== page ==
He was a radical in the age of laissez faire. “With the land and possessions of America rapidly passing into the hands of a favored few; with thousands of men and women in idleness and want; with wages constantly tending to a lower level . . . with the knowledge that the servants of the people elected to correct abuses are bought and sold in legislative halls at the bidding of corporations and individuals; with all these notorious evils sapping the foundations of popular government and destroying personal liberty, some rude awakening must come.”
Clarence Darrow: Attorney for the Damned by John A. Farrell (2011) 594 pages
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That was the legendary attorney Clarence Darrow (1857-1938): champion of labor, a founding director of the NAACP and co-founder of the ACLU, “the country’s most prominent and outspoken atheist,” advocate of free love, “Jefferson’s heir — his time’s foremost champion of personal liberty,” a superstar of his time. As John A. Farrell describes him, Darrow was “a Byronic hero — intelligent, captivating, jaded, moody; a renegade, with small regard for rank or privilege. He scorned society and its norms, and this seeped into his practice of the law. He would employ any trick to save a client.”
It was called the Gilded Age. That phrase, the title of two novels by chroniclers of the time, Mark Twain and Henry James, is now frequently found describing our own era. Then, as now, the fruits of innovation and increased productivity gravitated upwards into the hands of a few, with millions consigned to needless misery in a relentless war of labor versus capital. In the closing years of the nineteenth century and the opening decade of the twentieth, when John D. Rockefeller became the country’s first billionaire, the sources of new wealth were the economies of scale, speed, and coordination afforded by the Industrial Revolution. Today the principal engine that generates new billionaires by the score is the software that characterizes the Information Age.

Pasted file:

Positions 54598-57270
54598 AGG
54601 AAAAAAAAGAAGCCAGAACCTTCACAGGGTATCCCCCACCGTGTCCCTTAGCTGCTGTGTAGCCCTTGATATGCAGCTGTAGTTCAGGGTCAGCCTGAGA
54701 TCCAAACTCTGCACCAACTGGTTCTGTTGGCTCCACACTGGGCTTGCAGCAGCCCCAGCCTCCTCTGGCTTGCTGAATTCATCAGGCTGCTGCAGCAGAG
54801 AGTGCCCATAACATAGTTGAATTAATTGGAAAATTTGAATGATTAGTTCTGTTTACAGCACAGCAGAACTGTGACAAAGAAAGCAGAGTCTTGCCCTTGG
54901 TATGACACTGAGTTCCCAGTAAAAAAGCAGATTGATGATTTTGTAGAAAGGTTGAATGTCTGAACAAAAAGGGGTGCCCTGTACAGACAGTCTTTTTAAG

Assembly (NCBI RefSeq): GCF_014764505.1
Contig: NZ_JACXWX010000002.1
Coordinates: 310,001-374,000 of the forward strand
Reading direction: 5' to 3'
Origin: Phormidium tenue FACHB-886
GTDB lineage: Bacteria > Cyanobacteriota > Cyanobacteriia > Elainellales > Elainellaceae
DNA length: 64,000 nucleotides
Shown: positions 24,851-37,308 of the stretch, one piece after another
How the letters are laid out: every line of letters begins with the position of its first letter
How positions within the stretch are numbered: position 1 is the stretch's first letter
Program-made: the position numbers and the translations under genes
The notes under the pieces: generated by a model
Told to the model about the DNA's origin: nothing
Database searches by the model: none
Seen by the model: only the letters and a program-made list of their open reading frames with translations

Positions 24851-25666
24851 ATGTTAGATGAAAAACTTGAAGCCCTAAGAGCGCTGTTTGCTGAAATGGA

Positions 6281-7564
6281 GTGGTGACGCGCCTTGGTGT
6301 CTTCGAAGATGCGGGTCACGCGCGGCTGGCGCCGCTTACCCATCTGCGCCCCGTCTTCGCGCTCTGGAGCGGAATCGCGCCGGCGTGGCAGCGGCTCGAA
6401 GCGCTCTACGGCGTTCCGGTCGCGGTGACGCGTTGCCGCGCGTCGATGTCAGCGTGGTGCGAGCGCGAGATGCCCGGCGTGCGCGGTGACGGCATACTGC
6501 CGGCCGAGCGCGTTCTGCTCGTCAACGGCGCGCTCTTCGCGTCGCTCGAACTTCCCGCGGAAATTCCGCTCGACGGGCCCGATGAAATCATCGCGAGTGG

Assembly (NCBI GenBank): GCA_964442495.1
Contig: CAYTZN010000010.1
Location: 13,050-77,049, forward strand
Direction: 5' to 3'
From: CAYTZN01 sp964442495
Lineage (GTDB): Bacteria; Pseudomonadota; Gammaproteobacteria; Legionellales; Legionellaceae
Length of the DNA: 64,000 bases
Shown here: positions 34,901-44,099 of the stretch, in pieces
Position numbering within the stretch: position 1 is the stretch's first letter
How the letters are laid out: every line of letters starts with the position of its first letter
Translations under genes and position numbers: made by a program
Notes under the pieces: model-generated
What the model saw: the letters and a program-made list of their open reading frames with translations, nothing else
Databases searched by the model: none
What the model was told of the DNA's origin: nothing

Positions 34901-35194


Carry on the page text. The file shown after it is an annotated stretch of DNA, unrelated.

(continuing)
At the remove of more than a century, Rockefeller, Andrew Carnegie, J. P. Morgan, and Theodore Roosevelt come to mind as the avatars of the Gilded Age. Then, other names just as commonly featured in the news: Eugene V. Debs, Big Bill Haywood, and Samuel Gompers, the leaders of the labor movement who figured most prominently in the economic wars during the movement’s bloodiest days. But no one was more widely revered, or more deeply reviled, than the attorney Clarence Darrow. Today, his name is most likely to conjure up images of the Scopes “Monkey” Trial, when he squashed the hapless William Jennings Bryan in the courtroom and turned the tide in the debate in which the theory of evolution faced off against the shaky certainties of Right-Wing Christianity. However, in his time, Darrow was better known as a champion of labor, the poor, and women. He was the man who achieved an acquittal in Big Bill Haywood’s trial on trumped-up murder charges in what for many years was considered the Trial of the Century.
As his friend and frequent collaborator Lincoln Steffens described him, Darrow was “the attorney for the damned.” As Farrell notes, “a third or more of Darrow’s cases earned him nothing.” As Darrow himself explained, “Well what can a fellow do, when some poor devil comes to him, with a cent or a friend in the world, trembling in his shoes and begging for a chance before the law?” Yet at times Darrow showed himself prone to cynicism. “If the underdog got on top he would probably be just as rotten as the upper dog, but in the meantime I am for him. He needs friends a damn sight more than the other fellow.”
Clarence Darrow: Attorney for the Damned is a masterful biography. I can think of few other books that can serve as insightfully as an introduction to the history of the Gilded Age — or as a cautionary tale about the political challenges of our own time.
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